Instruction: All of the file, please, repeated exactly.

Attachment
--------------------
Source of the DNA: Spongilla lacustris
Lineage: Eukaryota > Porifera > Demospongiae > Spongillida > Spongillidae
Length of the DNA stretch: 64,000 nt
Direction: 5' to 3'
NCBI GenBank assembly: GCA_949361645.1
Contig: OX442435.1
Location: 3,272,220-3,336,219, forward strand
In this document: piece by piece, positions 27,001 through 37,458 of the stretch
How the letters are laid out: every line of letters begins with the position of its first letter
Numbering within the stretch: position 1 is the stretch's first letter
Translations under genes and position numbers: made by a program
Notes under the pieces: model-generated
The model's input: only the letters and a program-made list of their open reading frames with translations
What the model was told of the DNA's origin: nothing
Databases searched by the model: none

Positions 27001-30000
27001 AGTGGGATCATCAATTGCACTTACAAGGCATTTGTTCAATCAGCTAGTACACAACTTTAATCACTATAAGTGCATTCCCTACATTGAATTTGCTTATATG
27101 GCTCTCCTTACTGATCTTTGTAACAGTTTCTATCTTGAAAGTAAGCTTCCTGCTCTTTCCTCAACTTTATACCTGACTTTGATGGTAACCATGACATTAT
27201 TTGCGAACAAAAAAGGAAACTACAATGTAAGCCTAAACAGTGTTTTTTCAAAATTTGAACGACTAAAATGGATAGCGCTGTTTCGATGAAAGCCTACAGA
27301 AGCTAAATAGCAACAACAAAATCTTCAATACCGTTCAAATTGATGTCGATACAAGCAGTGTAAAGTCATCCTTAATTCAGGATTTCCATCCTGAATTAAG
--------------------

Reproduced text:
Source of the DNA: Spongilla lacustris
Lineage: Eukaryota > Porifera > Demospongiae > Spongillida > Spongillidae
Length of the DNA stretch: 64,000 nt
Direction: 5' to 3'
NCBI GenBank assembly: GCA_949361645.1
Contig: OX442435.1
Location: 3,272,220-3,336,219, forward strand
In this document: piece by piece, positions 27,001 through 37,458 of the stretch
How the letters are laid out: every line of letters begins with the position of its first letter
Numbering within the stretch: position 1 is the stretch's first letter
Translations under genes and position numbers: made by a program
Notes under the pieces: model-generated
The model's input: only the letters and a program-made list of their open reading frames with translations
What the model was told of the DNA's origin: nothing
Databases searched by the model: none

Positions 27001-30000
27001 AGTGGGATCATCAATTGCACTTACAAGGCATTTGTTCAATCAGCTAGTACACAACTTTAATCACTATAAGTGCATTCCCTACATTGAATTTGCTTATATG
27101 GCTCTCCTTACTGATCTTTGTAACAGTTTCTATCTTGAAAGTAAGCTTCCTGCTCTTTCCTCAACTTTATACCTGACTTTGATGGTAACCATGACATTAT
27201 TTGCGAACAAAAAAGGAAACTACAATGTAAGCCTAAACAGTGTTTTTTCAAAATTTGAACGACTAAAATGGATAGCGCTGTTTCGATGAAAGCCTACAGA
27301 AGCTAAATAGCAACAACAAAATCTTCAATACCGTTCAAATTGATGTCGATACAAGCAGTGTAAAGTCATCCTTAATTCAGGATTTCCATCCTGAATTAAG